The board is charged with raising both community awareness of EAp and financial support for Hoof and Hand, a 501-c3 organization. The board held a silent auction in 2002, and is currently seeking donations in kind. Items needed are barn equipment, hay and grain. Andersons wish list includes a wooden sign and T-shirts with logos.

Volunteers are needed as well, particularly those with horse experience willing to assist with exercising and grooming. Volunteers are not needed to work with the children, Anderson explains, because therapy sessions are confidential and HIppA compliant.

Anderson is grateful for the community service workers who have been assigned to Hoof and Hand. During a recent Saturday morning at the Thompson farm, Larry Shields from Community Services delivered two teenage boys to Anderson. She put them to work cleaning an empty paddock, but not before a brief chat about horses particularly on the importance of never standing directly behind one.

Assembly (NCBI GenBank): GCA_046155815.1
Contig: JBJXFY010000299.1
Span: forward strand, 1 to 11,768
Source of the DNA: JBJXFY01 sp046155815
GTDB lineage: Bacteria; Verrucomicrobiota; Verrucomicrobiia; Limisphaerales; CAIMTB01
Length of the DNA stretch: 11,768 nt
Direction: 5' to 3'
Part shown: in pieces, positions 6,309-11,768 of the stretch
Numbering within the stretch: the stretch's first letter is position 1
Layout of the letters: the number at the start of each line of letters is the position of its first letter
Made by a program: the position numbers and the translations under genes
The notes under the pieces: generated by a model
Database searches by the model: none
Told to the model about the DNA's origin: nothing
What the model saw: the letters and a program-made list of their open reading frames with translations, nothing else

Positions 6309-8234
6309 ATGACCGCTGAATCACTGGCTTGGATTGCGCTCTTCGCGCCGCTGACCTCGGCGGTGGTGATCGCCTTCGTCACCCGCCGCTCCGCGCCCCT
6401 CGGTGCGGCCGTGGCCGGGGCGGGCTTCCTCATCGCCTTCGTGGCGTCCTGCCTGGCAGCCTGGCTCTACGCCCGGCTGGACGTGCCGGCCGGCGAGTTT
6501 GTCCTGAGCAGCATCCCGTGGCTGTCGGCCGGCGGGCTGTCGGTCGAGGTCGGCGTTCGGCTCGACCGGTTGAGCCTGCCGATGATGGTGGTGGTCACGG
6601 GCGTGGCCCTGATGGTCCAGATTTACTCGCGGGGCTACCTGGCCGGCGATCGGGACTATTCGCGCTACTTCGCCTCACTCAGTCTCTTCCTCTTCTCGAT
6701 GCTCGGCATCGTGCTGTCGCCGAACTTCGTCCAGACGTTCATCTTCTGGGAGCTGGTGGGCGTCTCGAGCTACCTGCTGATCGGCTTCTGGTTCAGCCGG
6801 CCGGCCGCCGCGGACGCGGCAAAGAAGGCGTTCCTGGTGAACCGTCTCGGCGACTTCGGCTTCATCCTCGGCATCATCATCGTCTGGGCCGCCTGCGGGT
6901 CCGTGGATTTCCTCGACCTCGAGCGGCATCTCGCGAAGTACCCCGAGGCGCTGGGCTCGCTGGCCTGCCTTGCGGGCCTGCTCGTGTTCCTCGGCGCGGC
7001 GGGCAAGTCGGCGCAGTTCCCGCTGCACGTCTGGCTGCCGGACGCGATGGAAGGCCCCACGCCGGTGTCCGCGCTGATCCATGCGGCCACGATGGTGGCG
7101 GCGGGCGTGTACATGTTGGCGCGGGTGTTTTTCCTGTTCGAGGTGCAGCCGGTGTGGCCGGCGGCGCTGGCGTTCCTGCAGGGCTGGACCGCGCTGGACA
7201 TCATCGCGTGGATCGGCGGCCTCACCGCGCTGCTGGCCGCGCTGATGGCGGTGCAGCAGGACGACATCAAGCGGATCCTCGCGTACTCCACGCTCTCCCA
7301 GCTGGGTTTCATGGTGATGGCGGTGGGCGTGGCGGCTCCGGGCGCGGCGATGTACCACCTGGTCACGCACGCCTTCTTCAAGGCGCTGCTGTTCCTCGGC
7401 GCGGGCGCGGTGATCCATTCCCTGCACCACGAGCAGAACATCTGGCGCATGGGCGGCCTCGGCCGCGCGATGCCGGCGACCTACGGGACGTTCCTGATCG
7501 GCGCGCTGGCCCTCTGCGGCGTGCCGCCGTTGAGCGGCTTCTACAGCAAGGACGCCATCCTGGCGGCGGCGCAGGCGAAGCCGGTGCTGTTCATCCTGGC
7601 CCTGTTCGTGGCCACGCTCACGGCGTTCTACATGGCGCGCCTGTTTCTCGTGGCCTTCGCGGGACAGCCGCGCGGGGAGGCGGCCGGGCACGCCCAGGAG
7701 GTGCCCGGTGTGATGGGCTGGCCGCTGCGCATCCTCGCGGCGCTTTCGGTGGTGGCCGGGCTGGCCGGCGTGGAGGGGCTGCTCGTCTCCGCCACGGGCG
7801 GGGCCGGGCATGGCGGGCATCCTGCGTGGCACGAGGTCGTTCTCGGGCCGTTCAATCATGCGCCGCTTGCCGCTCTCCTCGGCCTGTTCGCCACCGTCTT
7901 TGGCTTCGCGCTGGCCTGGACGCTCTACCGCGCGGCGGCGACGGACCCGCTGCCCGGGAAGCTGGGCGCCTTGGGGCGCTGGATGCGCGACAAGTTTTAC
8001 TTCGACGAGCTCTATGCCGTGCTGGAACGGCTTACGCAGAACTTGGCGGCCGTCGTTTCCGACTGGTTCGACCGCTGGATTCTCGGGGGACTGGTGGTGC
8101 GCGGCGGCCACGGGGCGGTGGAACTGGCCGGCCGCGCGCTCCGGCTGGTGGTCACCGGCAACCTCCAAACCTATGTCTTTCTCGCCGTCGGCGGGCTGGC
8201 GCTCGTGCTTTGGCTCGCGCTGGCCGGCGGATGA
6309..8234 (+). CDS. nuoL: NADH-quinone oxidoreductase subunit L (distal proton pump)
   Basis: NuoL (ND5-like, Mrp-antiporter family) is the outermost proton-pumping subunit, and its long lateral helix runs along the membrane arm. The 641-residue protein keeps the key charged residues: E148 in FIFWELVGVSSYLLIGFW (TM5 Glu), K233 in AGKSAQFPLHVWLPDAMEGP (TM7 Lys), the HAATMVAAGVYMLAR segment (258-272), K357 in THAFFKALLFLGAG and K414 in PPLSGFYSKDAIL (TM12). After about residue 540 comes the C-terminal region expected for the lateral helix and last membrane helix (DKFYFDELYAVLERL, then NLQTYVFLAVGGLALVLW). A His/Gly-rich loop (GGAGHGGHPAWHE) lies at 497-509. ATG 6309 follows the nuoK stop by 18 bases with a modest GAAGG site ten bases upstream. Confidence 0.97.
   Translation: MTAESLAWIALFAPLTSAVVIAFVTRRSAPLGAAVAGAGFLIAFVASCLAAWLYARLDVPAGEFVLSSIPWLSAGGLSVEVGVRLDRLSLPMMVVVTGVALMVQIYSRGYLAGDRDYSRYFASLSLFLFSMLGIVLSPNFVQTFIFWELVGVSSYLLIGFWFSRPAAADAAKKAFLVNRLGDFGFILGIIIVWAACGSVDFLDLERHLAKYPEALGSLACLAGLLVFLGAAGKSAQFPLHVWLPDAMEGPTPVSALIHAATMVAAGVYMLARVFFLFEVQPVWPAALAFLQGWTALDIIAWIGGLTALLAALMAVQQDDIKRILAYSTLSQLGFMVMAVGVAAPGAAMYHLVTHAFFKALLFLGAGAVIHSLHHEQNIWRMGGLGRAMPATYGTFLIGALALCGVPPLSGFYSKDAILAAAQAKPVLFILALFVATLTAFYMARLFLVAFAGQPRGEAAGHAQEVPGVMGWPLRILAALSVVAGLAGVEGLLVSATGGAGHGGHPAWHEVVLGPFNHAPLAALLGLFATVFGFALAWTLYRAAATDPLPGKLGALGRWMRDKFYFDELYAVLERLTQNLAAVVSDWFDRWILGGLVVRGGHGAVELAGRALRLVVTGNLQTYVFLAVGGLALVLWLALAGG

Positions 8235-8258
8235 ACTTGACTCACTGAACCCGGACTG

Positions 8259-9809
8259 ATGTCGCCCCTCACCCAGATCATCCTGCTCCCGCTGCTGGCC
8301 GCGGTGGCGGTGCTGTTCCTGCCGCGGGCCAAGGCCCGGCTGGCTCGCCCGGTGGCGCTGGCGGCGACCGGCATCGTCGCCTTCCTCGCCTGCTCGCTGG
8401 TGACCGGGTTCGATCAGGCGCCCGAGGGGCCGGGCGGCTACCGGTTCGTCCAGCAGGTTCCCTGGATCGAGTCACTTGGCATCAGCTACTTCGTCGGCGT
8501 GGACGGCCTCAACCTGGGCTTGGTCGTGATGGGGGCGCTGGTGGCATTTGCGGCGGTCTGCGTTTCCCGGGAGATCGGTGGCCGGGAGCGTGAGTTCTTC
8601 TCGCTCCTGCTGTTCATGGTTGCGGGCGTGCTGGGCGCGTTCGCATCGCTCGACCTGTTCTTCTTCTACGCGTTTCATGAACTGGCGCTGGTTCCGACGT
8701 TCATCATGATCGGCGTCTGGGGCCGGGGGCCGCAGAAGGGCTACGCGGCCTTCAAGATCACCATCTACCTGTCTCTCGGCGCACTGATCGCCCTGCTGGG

A couple of Community Service workers have gotten so gung-ho for this that theyve wanted to volunteer, says Anderson. Some kids have never experienced a horse or farm environment.

Anderson and board members happily acknowledge out how fortunate Hoof and Hand is to be operating out of the 100 acre Thompson farm that also boasts an indoor arena, allowing sessions to take place in any type of weather.

Long term organization goals include an after school program and corporate team-building workshops